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Rabbi’s Word: From Servitude to Freedom

We continue cooperation with the institute of Rabbi Adin Even-Israel Steinsaltz and publish specially prepared material for the communities of the EAJC members.

On Seder night (the Eve of Passover, the central event of the Passover holiday), which is meant to preserve the memory of Exodus across generations, we observe a vast array of customs and symbolic rituals through which various elements connected to the Exodus come to the fore.

Yet, for all the rich diversity of the Seder night, there is one central motif: “Once we were slaves to Pharaoh in Egypt; now we are free”. The concept of freedom is expressed in the Haggada through ritual and symbolic acts, through poetry, and through the overall atmosphere of the Seder. The Seder participants recline, as is the custom of free people; they drink four cups of wine to emphasize the bounty, free choice, and ease of liberty. The text of the Haggada itself reiterates in different forms and various wan this one central idea: we are free.

Slavery or labor

It would seem that there is nothing easier to understand than the meaning of slavery. The slave performs hard labor under the watchful eyes of overseers and supervisors, who make sure that he faithfully fulfills his daily quota of work. The slave’s wage is low, and his labor is great. But is that the essence of slavery?

The reality of life in this world is that almost everyone, although free, labors hard and with all his energy in order to earn his livelihood. The whip of the struggle for subsistence is applied almost constantly to the backs of the workers. Throughout the generations, most people have worked hard and yet brought home only enough to meet their basic needs. The ratio between labor and rest, work and ease, changes from place to place and from one profession to another. Ultimately, however, the life of a free person is similar to a life of servitude – even hard labor. Both are composed of a certain combination of these two elements, work and rest.

The essence of slavery, then, lies not in its outer manifestations, but in its inner content. The hardship and suffering entailed in labor are not what create servitude, just as wealth and prosperity do not define freedom.

The essence of slavery lies in the fact that slave’s labor is done entirely for others. The one who determines the purpose of the work is not the worker, nor are the worker’s desires and aspirations expressed through his work. The other person determines the purpose and sets the goals…Therefore, it makes no difference whether the slave performs hard labor with mortar and bricks or sits in an air-conditioned room and writes literary essays. Even in the latter case, he would still be a slave.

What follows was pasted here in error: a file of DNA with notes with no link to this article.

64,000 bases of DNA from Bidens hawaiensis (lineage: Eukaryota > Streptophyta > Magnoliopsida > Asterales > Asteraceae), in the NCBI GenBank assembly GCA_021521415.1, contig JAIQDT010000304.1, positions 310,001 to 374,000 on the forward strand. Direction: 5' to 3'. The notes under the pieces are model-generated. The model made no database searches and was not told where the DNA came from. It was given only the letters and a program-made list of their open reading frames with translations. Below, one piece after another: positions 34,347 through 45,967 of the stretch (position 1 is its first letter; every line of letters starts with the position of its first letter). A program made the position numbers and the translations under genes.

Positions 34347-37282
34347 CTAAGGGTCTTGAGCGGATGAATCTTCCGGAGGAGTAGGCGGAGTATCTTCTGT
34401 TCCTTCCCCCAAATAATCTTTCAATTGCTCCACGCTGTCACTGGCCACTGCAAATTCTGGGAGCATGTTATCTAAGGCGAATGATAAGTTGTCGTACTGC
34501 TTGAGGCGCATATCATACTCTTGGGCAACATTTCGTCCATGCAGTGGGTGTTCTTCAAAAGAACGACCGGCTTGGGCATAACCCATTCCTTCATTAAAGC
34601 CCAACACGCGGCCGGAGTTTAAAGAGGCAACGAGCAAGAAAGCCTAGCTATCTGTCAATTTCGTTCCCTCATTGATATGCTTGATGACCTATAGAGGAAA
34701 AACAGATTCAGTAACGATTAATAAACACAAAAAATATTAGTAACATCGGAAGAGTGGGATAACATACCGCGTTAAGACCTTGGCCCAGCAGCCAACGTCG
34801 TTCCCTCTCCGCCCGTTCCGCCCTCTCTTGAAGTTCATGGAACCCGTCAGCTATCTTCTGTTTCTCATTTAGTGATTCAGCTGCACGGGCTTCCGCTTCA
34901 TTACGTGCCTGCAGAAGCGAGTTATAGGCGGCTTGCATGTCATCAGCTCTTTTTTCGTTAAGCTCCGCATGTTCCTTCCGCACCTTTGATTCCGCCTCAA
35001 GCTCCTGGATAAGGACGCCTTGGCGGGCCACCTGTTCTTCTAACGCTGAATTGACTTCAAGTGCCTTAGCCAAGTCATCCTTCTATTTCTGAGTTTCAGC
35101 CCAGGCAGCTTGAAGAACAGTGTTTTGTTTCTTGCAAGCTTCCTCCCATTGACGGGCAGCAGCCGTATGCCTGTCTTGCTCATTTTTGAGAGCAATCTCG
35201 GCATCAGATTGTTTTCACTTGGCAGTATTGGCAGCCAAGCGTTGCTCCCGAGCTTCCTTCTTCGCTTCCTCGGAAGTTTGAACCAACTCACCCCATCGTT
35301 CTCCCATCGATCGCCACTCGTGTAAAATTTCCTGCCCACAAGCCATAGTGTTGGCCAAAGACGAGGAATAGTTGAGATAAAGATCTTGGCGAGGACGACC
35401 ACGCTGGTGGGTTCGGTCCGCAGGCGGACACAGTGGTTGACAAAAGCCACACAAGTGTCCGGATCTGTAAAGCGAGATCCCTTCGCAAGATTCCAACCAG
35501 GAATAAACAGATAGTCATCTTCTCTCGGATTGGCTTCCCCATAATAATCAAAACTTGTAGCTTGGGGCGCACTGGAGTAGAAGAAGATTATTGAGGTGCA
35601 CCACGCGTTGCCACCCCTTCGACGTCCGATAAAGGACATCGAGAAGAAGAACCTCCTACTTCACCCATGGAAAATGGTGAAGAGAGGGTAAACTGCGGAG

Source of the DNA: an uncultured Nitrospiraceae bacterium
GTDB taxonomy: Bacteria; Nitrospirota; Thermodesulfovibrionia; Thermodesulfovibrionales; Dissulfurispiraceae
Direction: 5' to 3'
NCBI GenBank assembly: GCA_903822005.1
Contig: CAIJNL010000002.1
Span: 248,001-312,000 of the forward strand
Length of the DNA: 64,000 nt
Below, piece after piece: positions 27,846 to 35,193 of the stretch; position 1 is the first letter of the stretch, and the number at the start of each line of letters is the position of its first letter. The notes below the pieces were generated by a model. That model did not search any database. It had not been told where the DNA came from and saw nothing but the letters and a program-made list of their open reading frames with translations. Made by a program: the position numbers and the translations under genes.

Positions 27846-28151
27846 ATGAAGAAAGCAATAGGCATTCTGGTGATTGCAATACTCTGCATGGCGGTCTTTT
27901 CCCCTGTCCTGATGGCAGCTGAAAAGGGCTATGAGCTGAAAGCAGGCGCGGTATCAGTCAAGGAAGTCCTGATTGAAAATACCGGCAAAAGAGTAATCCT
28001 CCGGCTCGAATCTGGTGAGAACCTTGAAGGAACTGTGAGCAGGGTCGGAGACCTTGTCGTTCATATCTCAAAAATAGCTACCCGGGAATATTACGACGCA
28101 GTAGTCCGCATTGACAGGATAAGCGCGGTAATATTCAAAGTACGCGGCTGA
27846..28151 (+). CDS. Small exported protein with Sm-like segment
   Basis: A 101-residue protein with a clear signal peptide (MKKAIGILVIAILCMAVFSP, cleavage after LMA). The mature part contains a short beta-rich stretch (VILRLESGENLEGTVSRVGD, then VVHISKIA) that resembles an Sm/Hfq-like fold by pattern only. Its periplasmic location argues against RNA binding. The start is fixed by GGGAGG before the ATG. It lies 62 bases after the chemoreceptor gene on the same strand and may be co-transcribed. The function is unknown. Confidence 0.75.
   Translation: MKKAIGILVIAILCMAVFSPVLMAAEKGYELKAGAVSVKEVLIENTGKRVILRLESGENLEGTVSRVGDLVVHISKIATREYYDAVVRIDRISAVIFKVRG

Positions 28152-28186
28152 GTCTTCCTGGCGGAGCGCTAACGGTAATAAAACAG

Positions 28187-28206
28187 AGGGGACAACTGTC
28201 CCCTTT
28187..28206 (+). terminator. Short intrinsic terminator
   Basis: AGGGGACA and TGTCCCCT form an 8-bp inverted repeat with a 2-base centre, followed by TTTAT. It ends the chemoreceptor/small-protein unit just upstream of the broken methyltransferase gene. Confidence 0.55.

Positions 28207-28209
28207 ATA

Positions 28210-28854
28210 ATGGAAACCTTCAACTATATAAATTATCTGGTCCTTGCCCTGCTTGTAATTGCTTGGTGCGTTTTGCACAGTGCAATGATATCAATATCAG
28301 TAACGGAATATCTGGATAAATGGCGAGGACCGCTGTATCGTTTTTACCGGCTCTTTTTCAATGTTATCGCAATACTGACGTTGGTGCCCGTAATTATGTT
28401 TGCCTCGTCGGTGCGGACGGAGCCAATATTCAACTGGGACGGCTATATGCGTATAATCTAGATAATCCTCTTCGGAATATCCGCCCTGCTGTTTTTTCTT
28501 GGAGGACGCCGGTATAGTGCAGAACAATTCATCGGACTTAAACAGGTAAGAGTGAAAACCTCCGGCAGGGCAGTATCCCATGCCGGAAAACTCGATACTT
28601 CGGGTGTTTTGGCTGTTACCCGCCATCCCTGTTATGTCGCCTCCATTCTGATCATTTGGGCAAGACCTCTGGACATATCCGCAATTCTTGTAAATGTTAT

Thus, servitude begins with the slave doing the work of others, who determine his way of life and his objectives. But servitude can go deeper than that when it ceases to be merely external toil and is internalized.

As long as the slave feels that as an individual or as part of a nation, he has his own independent aspirations – as long as he feels the suffering of his servitude, recalling that he is compelled to do the work of others despite his own goals – he is not yet completely enslaved. When the slave forgets that he is a person and begins to identify with his servitude, then the servitude has penetrated his soul. At that point he loses his independent existence…

One who has no volition of his own – whether because slavery has dulled and broken his spirit or because he has not developed an independent personality – cannot be truly free. Such a person has no essential character of his own, and he will not become free even when the yoke of bondage is eventually removed from him and he ceases to be a slave. Instead, he merely becomes an abandoned object, a slave without a master.

We do not know how the Jews in Egypt rationalized their servitude, but we do not have to search far in order to find Jews today who have acted and continue to act the very same way. These Jews idealize servitude, exile, and life among the nations. The ideal of the Jew, to their mind, is to continue being what he is: a servant to the nations and to their values. The Jew’s aspiration is to do the nations’ bidding. Even the blows and the suffering inflicted upon us by the nations cease to be something that should be complained about. For some Jews, these, too, have become part of the Jewish People’s “mission” – to be exiles and sufferers, carrying the burden of other people’s lives and work.

When the slave cannot free himself from his servitude because it has ceased to be a disgrace, a burden, or a source of pain for him, when he claims that it suits him and that he should remain in this state forever, he thereby changes from a temporary slave into an eternal slave.

The reason that Moses and Aaron presented to Pharaoh for their request to allow the people to leave Egypt was the people’s need to celebrate a “festival unto God” in the wilderness.